- Create a "yes" environment. Let your child pour his own juice out of a little pitcher, use a fork at dinner, put on his own shoes. Even if everything is a little messier and takes a little longer, his increased independence and cooperation are worth it. Also, look at how your house is organized. Is there a low cupboard in the kitchen filled with pots or Tupperware that he can play with? Are his toys and books easy to reach?
- Soothe his senses. If your child gets over-stimulated, help him wind down by cuddling and reading a book, or taking a bath. Take note of which situations seem to over-stimulate your child and try to cut them off at the pass.
- Acknowledge feelings. When he gets upset, let him know he's not the only one who is sometimes overcome by difficult emotions. Try saying: "You don't like to be around a lot of people and commotion. I don't either. We'll leave the mall as soon as we've paid for these shoes." Even if he doesn't seem to learn much from it at this age, always explain. Eventually he'll learn to recognize what winds him up before he goes over the edge.
- Positive Reinforcement. Don't worry that your child will get a big head if you praise him. Reinforce his efforts with positive messages: "Good job getting out of the tub when I asked you to. Good job sharing that toy with Bobby." Use praise—when your child collects himself after a tantrum pick him up and hold him. Tell him you are proud of him for calming himself down.
- Set realistic expectations. If your highly energetic child can't sit still at the table, don't risk taking him to a restaurant — plan a family picnic in the park instead. If he's slow to adapt to new people, don't take him to see Santa when he's 2 — wait until he's 5 or 6. And if you find yourself in an over-stimulating situation, such as a playmate's big birthday party, don't be shy about leaving early, before your toddler loses it.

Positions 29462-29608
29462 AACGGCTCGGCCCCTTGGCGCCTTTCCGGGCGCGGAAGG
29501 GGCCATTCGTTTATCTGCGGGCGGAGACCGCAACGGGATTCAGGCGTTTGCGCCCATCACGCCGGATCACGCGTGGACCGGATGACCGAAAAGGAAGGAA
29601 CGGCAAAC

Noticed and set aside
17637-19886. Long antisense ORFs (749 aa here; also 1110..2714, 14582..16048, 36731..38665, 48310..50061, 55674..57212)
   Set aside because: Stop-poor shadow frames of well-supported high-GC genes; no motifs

- Try not to label. Be conscious of the way you describe your child. The "wild child" who is "stubborn," "exhausting," and a "crybaby" is also a spirited child who is persistent, energetic, and sensitive — all traits that are admired in adults. Use positive labels when discussing your child with relatives and teachers, and they'll come to see his wonderful attributes too.
Escalated Punishment: Individualized Discipline
The Concept: Escalated punishment means that the parents take away whatever their child most covets. This is individualized discipline.
Some children do not mind being put in time-out; they may enjoy reading quietly in their room. For this child, escalated punishment requires the parent to take away coveted books or deny "reading time" before bed.
Other children dislike being separated from mom/dad (the group) and for this child, a time-out or separation from the group will likely deter unwanted behavior.
Although it may sound cruel, escalated punishment involves figuring out what your child most craves and taking it away (or withholding it) when he/she misbehaves.
Parents will know they are on the right track if the child protests (and sheds a few tears) to the punishment.
Discussion and Understanding
After the punishment period is over it is very important to discuss the situation with him. Ask him if he knows why he was punished and explain what he did wrong AND what you expect him to do next time.
For example, "you were sent to your room because you kept interrupting mommy while I was on the phone. I asked you to wait until I got off the phone but you didn't listen. Next time I am on the phone, if you really need something, silently tap me on the leg like this and I will get it for you when I am off the phone." If he taps you on the leg next time you are on the phone try to take a break in the conversation after a few minutes and attend to him so he knows you are still there for him. Over time he will be able to wait longer to have his needs met.